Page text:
This is a necessary preface to a consideration of his self-exculpation in the Cyprus matter, an apologia which depends for its credibility on our willingness to believe that Kissinger was wholly incompetent and impotent and above all uninformed. The energy with which he presses this self-abnegating case is revealing. It is also important, because if Kissinger did have any knowledge of the events he describes, then he is guilty of collusion in an assassination attempt on a foreign head of state, in a fascist military coup, in a serious violation of American law ( the Foreign Assistance Act, which prohibits the use of US military aid and materiel for non-defensive purposes), in two invasions which flouted international law, and in the murder and dispossession of many thousands of noncombatant civilians.

In seeking to fend off this conclusion, and its implications, Kissinger gives one hostage to fortune in Years of Upheaval and another in Years of Renewal. In the former volume he says plainly, "I had always taken it for granted that the next intercommunal crisis in Cyprus would provoke Turkish intervention," that is, it would at least risk the prospect of a war within NATO between Greece and Turkey and would certainly involve the partition of the island. That this was indeed common knowledge may not be doubted by any person even lightly acquainted with Cypriot affairs. In the latter volume, where he finally takes up the challenge implicitly refused in the former, he repeatedly asks the reader why anyone (such as himself, so burdened with Watergate) would have sought "a crisis in the Eastern Mediterranean between two NATO allies."

These two disingenuous statements need to be qualified in the light of a third, which appears on page 199 of Years of Renewal. Here, President Makarios of Cyprus is described without adornment as "the proximate cause of most of Cyprus's tensions." Makarios was the democratically elected leader of a virtually unarmed republic, which was at the time an associate member of the European Economic Community (EEC), the United Nations and the Commonwealth. His rule was challenged, and the independence of Cyprus was threatened, by a military dictatorship in Athens and a highly militarized government in Turkey, both of which sponsored right-wing gangster organizations on the island, and both of which had plans to annex the greater or lesser part of it. In spite of this, "intercommunal" violence had been on the decline in Cyprus throughout the 1970s. Most killings were in fact "intramural": of Greek and Turkish democrats or internationalists by their respective nationalist and authoritarian rivals. Several attempts, by Greek and Greek-Cypriot fanatics, had been made on the life of President Makarios himself. To describe his person as "the proximate cause" of most of the tensions is to make a wildly aberrant moral judgment.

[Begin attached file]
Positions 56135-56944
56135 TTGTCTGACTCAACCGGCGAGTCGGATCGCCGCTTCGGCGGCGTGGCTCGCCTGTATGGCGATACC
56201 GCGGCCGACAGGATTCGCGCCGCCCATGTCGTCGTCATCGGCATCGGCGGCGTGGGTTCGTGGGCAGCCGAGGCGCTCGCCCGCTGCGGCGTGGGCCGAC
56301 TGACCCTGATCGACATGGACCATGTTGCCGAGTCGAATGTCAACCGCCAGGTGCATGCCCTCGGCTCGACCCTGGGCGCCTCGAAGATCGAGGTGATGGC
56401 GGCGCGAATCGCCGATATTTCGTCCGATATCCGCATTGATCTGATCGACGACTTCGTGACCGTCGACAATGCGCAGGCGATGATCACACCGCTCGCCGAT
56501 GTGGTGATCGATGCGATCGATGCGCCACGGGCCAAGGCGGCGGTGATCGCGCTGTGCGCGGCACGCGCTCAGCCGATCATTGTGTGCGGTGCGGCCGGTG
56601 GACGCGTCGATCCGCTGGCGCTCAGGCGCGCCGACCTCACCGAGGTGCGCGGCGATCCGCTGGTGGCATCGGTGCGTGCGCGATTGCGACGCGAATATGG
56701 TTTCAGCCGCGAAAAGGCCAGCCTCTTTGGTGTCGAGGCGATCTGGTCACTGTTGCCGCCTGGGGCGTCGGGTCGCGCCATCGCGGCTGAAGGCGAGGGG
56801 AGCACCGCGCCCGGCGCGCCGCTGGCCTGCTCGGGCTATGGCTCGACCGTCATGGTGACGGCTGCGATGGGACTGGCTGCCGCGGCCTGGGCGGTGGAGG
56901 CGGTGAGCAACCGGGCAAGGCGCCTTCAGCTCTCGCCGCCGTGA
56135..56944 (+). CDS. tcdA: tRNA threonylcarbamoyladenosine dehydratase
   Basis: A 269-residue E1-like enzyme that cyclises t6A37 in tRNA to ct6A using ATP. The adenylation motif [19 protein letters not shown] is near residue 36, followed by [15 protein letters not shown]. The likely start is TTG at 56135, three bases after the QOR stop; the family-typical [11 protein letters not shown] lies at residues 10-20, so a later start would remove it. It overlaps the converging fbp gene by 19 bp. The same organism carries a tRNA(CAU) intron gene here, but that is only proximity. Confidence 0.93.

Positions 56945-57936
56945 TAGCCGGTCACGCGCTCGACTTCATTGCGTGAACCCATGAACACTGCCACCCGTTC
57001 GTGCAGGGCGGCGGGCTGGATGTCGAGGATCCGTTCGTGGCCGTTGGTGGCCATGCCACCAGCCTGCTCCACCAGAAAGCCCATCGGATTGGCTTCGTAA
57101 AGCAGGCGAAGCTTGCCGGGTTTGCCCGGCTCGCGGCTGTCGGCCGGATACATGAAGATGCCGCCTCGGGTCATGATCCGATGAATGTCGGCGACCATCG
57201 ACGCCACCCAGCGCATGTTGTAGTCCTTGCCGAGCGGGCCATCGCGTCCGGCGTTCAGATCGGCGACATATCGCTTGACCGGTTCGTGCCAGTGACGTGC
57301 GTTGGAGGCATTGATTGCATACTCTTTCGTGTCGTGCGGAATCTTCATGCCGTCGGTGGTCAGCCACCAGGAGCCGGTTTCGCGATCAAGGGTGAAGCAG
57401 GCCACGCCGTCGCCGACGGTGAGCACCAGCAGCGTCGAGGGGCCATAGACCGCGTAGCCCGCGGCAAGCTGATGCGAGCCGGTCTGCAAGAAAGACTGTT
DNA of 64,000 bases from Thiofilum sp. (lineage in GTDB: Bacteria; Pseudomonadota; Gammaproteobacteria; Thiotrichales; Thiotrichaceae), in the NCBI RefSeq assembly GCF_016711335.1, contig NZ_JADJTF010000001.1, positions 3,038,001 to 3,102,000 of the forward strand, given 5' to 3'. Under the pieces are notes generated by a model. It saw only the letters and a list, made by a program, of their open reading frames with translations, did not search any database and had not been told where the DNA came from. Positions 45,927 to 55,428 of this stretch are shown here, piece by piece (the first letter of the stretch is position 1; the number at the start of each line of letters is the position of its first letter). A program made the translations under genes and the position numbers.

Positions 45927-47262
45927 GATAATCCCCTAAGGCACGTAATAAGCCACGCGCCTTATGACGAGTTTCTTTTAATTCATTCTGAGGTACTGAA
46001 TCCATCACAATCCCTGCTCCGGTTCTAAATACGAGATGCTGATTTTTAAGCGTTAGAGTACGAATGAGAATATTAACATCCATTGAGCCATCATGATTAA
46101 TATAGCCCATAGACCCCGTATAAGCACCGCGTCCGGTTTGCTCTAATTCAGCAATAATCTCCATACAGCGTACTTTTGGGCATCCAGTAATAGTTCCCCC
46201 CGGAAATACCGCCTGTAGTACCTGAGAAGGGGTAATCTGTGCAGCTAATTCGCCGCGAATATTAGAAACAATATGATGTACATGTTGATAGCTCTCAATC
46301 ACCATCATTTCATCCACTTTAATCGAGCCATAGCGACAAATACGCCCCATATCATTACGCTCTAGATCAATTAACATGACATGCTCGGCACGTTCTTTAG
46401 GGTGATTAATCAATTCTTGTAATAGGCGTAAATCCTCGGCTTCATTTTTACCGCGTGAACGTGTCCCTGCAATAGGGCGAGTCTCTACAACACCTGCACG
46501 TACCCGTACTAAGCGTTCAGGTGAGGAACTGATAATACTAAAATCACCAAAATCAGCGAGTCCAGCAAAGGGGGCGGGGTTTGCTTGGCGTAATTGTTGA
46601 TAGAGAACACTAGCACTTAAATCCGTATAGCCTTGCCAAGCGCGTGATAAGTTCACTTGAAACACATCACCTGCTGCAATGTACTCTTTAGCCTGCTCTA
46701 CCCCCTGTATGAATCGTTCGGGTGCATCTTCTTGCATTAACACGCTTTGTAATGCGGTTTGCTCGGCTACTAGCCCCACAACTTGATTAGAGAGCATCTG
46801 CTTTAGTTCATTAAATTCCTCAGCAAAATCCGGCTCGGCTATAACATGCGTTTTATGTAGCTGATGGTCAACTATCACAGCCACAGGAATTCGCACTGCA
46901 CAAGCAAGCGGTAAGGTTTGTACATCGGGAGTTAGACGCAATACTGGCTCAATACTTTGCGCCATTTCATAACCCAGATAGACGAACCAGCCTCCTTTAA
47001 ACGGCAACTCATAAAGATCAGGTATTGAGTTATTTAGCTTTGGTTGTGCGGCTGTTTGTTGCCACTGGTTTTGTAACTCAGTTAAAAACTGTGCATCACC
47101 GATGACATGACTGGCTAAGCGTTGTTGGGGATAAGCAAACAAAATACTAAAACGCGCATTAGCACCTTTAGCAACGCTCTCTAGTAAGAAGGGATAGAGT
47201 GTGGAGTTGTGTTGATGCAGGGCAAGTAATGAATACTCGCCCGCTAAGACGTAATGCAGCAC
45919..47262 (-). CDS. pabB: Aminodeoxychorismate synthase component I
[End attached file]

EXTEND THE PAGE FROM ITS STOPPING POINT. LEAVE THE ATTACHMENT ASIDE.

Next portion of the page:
This same aberrant judgment, however, supplies the key that unlocks the lie at the heart of Kissinger's presentation. If the elected civilian authority (and spiritual leader of the Greek Orthodox community) is the "proximate cause" of the tensions, then his removal from the scene is self- evidently the cure for them. If one can demonstrate that there was such a removal plan, and that Kissinger knew about it in advance, then it follows logically and naturally that he was not ostensibly looking for a crisis -as he self-pityingly asks us to disbelieve -but for a solution. The fact that he got a crisis, which was also a hideous calamity for Cyprus and the region, does not change the equation or undo the syllogism. It is attributable to the other observable fact that the scheme to remove Makarios, on which the "solution" depended, was in practice a failure. But those who willed the means and wished the ends are not absolved from guilt by the refusal of reality to match their schemes.

It is, from Kissinger's own record and recollection, as well as from the record of the subsequent official inquiry, quite easy to demonstrate that he did have advance knowledge of the plan to depose and kill Makarios. He admits as much himself, by noting that the Greek dictator Dimitrios Ioannides, head of the secret police, was determined to mount a coup in Cyprus and bring the island under the control of Athens. This was one of the better-known facts of the situation, as was the more embarrassing fact that Brigadier Ioannides was dependent on US military aid and political sympathy. His police state had been expelled from the Council of Europe and blocked from joining the EEC, and it was largely the advantage conferred by his agreement to "home port" the US Sixth Fleet, and host a string of US air and intelligence bases, that kept him in power. This lenient policy was highly controversial in Congress and in the American press, and the argument over it was part of Kissinger's daily bread long before the Watergate drama.